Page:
In late November, just prior to my Whipple procedure, several of my closest friends from (Manhattan) College surprised me by joining us at Sunday worship service at our most excellent Church. It was a testament to how precious a good friend is and reinforced how merely being present during a challenging time can be incredibly empowering. During the impromptu brunch at our house afterwards, our resident funny-man sage, Jimmy, and I were discussing how difficult it can be to capture and keep the lightening that a life-changing event can bring to one's life. How easy it is - once the dust settles and the electricity dissipates – to just return to my life as if my world hadn't just been rocked nearly off its' hinges (to mix numerous metaphors).
I am experiencing that a bit now as I return to my "normal" life. Re-engaging full-time in my 9 to 5 professional life once again occupies the majority of my time. The competition of that commitment with the longing to spend a maximum of quality time with Noah and Ana (and Jacquelyn) is rekindled. Besides juggling those two balls, I signed up for a class on Pastoral Care and Counseling that meets on Monday nights. Then there's my adjuvant therapy (chemo, so far) and its' side effects. All of these are rewarding and/or necessary aspects of my life. All jostle for my attention and I wonder sometimes where the life-changing lightening went. I do recognize, of course, that there is a potential "buzz" for me within each of these. With all of the wonder and pain in this world, time is a cherished commodity for me once again – doubly so now. I find myself, even in this revamped life of mine, struggling to carve out the tens of minutes a day I would need to maintain a practice of daily meditation that I am convinced would be a huge benefit to my well being. (Besides continued good health) Maintaining a balance, making the time, prioritizing well – these are the things I pray to God for these days.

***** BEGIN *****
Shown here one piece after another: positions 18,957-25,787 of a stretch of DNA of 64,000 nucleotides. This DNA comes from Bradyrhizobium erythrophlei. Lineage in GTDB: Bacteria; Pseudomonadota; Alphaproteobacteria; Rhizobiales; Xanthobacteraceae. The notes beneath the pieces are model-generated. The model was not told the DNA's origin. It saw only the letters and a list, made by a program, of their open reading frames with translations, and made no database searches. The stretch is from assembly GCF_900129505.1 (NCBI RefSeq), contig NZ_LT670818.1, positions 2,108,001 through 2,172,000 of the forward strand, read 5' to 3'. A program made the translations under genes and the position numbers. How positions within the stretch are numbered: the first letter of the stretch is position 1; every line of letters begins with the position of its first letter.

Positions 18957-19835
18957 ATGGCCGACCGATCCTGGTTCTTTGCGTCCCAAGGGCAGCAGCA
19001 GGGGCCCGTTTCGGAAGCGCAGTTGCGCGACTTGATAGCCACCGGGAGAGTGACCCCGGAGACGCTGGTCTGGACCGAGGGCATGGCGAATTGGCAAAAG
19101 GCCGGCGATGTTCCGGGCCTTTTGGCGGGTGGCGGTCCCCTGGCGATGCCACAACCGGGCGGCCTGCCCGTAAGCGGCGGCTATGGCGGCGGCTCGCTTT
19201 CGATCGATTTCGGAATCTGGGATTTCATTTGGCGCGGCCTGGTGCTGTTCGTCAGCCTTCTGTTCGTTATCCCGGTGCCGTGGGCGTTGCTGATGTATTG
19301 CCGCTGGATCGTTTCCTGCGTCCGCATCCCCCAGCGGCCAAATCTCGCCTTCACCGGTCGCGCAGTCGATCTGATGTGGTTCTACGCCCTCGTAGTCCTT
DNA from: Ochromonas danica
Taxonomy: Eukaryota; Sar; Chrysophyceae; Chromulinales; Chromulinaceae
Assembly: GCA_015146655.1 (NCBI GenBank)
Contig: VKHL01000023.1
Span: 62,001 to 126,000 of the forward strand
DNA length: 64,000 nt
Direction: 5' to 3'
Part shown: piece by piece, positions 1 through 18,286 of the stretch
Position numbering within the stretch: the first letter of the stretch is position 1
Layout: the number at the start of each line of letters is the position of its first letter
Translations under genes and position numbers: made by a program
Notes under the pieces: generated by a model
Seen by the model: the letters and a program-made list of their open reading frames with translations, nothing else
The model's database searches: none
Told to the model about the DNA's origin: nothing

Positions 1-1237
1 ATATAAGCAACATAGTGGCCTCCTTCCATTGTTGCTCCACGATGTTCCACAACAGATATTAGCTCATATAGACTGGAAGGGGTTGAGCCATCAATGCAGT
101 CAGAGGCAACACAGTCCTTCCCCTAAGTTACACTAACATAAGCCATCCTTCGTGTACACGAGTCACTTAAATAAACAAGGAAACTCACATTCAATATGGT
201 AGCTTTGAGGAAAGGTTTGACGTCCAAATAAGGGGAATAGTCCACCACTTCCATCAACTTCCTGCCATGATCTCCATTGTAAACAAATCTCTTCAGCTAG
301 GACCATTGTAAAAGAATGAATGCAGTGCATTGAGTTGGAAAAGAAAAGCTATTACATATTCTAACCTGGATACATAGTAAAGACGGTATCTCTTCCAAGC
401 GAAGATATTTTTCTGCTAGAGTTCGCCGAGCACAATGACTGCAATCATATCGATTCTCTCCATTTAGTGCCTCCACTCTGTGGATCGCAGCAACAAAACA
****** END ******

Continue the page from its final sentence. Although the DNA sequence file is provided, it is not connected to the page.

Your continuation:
In this sense, Jacquelyn may have inadvertently misrepresented things a bit in her last post. In many ways I am not a different person than the Franco that I have been historically, let's say. But…in transitioning from my recovery from a serious abdominal surgery to battling cancer, I have made some changes that I think/hope will stick. I have taken what I thought was a healthy lifestyle (look what that's gotten me) and kicked it up a notch - by choice (as opposed to being medically necessary). I've cut down on a few vices, ranging from French fries on up. During my recovery, I had the time to reconsider and re-learn my approach to so many aspects of my life. Ultimately, I am trying to tend to myself holistically – not just my disease via the medical profession, but my physical well-being through diet and exercise, and my mind/heart/spirit through prayer and meditation and relationships.
At times it feels like I am trying to balance the profound and the mundane. Or maybe it is just that there is nothing mundane left. Maybe there never was. Maybe that's the lesson.